Yes, the premil historiography likes to represent amillennialism as emerging with the rise of allegorical interpretation. The problem is, it is uncertain to what degree the other fathers are themselves speaking figuratively and simply adopting the imagery of Scrpture.

It doesn't matter how early the view is if it is erroneous. I think you can trace premillennialism back to the apostolic age, particularly in the early ignorance of the disciples concerning the "restoration of Israel," wherein they shared the same carnal expectations as their fellow Jews.
 

A2JC4life

Puritan Board Freshman
It doesn't matter how early the view is if it is erroneous.

I agree! I just don't like to be *too* quick to throw out something that was understood a certain way from the beginning, in favor of something "newer." I'm not convinced that amillennialism was not around at all during that time, but I do want to be careful not to consider myself wiser than those who knew Jesus (incarnate), and those who knew those who knew Him. :)
 

JohnV

Puritan Board Post-Graduate
Originally posted by armourbearer
Originally posted by JohnV
Such an exception to Pre-millennialism is itself frought with denials of Christ's sovereignty, if not deity. If He is God, then His going one place does not entail His leaving another. In fact, we who are A-millennial believe that He now reigns upon the earth, even though He is seated at the Father's right hand. He intercedes for us presently, even though He proclaimed, "It is finished!" long ago.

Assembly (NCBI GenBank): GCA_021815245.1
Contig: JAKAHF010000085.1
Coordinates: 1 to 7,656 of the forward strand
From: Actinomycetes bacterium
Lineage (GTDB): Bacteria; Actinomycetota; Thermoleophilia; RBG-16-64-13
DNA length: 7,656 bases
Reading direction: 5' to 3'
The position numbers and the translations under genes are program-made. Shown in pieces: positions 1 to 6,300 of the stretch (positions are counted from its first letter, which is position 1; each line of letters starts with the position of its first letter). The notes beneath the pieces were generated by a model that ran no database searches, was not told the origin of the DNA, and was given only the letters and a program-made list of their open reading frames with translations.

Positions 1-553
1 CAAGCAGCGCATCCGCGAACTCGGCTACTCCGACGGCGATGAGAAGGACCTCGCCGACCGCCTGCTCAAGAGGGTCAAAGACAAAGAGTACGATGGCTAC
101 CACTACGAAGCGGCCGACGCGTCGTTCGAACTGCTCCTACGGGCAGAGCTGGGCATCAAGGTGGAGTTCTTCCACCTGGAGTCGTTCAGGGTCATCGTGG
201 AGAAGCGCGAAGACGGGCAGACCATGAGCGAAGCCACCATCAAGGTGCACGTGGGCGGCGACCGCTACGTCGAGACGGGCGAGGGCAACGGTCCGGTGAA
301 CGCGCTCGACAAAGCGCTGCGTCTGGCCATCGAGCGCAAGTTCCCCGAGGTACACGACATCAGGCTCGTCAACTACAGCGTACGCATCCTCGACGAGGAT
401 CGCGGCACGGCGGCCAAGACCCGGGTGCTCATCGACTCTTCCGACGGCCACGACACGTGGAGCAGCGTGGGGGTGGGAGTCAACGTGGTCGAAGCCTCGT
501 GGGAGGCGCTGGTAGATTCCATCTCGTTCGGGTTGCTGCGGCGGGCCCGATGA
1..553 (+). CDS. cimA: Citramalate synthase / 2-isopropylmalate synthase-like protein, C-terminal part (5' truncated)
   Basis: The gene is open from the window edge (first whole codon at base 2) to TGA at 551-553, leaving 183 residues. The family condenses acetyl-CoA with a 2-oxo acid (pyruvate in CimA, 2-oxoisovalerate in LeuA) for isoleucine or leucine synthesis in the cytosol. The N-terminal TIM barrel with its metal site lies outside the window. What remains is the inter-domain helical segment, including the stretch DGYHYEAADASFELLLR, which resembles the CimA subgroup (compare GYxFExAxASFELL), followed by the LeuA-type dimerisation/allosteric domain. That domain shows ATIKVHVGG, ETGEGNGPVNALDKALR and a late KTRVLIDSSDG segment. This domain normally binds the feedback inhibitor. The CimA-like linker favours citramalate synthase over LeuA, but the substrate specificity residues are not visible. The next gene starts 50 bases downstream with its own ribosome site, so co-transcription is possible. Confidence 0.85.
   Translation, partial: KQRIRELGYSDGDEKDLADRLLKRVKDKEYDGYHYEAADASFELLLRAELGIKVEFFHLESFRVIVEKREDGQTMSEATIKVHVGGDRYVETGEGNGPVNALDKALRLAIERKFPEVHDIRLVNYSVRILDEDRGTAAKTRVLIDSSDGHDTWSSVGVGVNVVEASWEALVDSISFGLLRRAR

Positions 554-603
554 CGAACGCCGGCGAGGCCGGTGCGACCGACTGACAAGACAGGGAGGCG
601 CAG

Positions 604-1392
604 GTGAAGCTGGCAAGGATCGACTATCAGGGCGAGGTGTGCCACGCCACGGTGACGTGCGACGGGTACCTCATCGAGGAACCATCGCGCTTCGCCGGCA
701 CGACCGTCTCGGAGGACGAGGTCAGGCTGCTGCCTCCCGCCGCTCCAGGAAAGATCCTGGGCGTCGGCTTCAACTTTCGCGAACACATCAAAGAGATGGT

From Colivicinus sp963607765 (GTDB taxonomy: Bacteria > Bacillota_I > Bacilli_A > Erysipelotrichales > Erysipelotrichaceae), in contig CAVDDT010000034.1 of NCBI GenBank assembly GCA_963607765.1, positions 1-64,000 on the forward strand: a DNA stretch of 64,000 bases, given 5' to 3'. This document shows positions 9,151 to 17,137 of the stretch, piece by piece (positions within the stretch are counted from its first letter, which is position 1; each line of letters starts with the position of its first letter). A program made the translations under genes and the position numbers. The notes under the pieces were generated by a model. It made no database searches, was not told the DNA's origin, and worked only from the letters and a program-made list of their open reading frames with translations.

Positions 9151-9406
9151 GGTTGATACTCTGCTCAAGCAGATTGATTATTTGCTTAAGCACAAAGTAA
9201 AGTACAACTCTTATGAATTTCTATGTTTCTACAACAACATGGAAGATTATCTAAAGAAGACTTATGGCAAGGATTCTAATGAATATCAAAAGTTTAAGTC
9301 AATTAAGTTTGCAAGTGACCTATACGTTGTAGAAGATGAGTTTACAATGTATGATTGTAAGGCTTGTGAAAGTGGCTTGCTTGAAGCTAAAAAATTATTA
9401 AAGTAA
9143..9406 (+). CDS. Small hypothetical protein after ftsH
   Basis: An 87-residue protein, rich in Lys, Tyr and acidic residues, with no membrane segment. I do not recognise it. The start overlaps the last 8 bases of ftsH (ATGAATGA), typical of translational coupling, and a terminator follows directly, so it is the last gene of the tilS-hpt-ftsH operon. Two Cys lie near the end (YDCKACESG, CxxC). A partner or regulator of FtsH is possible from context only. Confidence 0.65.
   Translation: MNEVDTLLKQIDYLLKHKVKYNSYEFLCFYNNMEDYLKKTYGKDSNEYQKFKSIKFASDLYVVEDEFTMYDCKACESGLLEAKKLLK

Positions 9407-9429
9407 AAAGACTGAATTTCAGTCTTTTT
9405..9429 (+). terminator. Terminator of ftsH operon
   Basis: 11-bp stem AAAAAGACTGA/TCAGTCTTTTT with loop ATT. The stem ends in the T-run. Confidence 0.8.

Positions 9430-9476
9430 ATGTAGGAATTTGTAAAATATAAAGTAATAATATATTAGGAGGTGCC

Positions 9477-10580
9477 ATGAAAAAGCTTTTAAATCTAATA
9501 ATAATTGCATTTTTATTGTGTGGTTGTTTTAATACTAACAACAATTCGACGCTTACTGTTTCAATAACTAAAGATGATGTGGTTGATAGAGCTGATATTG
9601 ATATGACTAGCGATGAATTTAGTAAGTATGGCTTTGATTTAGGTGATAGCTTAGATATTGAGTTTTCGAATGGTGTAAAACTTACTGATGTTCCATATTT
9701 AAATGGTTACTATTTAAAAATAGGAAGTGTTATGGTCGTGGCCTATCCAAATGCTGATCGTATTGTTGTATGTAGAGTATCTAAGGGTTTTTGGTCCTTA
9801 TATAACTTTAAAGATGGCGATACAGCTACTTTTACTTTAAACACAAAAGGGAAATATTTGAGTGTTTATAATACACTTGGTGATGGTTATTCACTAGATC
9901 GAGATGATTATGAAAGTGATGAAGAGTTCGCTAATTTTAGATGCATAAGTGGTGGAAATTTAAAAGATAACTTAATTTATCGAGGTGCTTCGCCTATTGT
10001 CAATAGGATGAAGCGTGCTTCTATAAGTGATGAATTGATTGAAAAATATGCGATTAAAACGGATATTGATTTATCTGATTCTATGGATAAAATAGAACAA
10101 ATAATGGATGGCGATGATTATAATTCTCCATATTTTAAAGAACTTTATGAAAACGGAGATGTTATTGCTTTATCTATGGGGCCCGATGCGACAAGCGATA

As reformed theology does not believe our Lord's human nature is ubiquitous, it is sound to speak of Christ leaving one place and going to another. Acts 1:11, "this same Jesus, which is taken up from you into heaven, shall so come in like manner as ye have seen him go into heaven."

I was merely addessing, in defence of my Pre-millennial brothers, that this does not at all address what they actually believe concerning Christ's reign. It does not reflect what I believe as an A-millennialist either.
 

MW

Puritanboard Amanuensis
Originally posted by JohnV
Originally posted by armourbearer
Originally posted by JohnV
Such an exception to Pre-millennialism is itself frought with denials of Christ's sovereignty, if not deity. If He is God, then His going one place does not entail His leaving another. In fact, we who are A-millennial believe that He now reigns upon the earth, even though He is seated at the Father's right hand. He intercedes for us presently, even though He proclaimed, "It is finished!" long ago.

As reformed theology does not believe our Lord's human nature is ubiquitous, it is sound to speak of Christ leaving one place and going to another. Acts 1:11, "this same Jesus, which is taken up from you into heaven, shall so come in like manner as ye have seen him go into heaven."

I was merely addessing, in defence of my Pre-millennial brothers, that this does not at all address what they actually believe concerning Christ's reign. It does not reflect what I believe as an A-millennialist either.

Be that as it may, your objection starts from a faulty premise. Hence your assertion that my exception is "frought with denials of Christ's sovereignty, if not deity" is unacceptable by reformed standards. That makes your belief as an amillennialist, with its acceptance of their belief of premillennialism, untenable according to my traditional belief of realised millennialism.
 

JohnV

Puritan Board Post-Graduate
Originally posted by armourbearer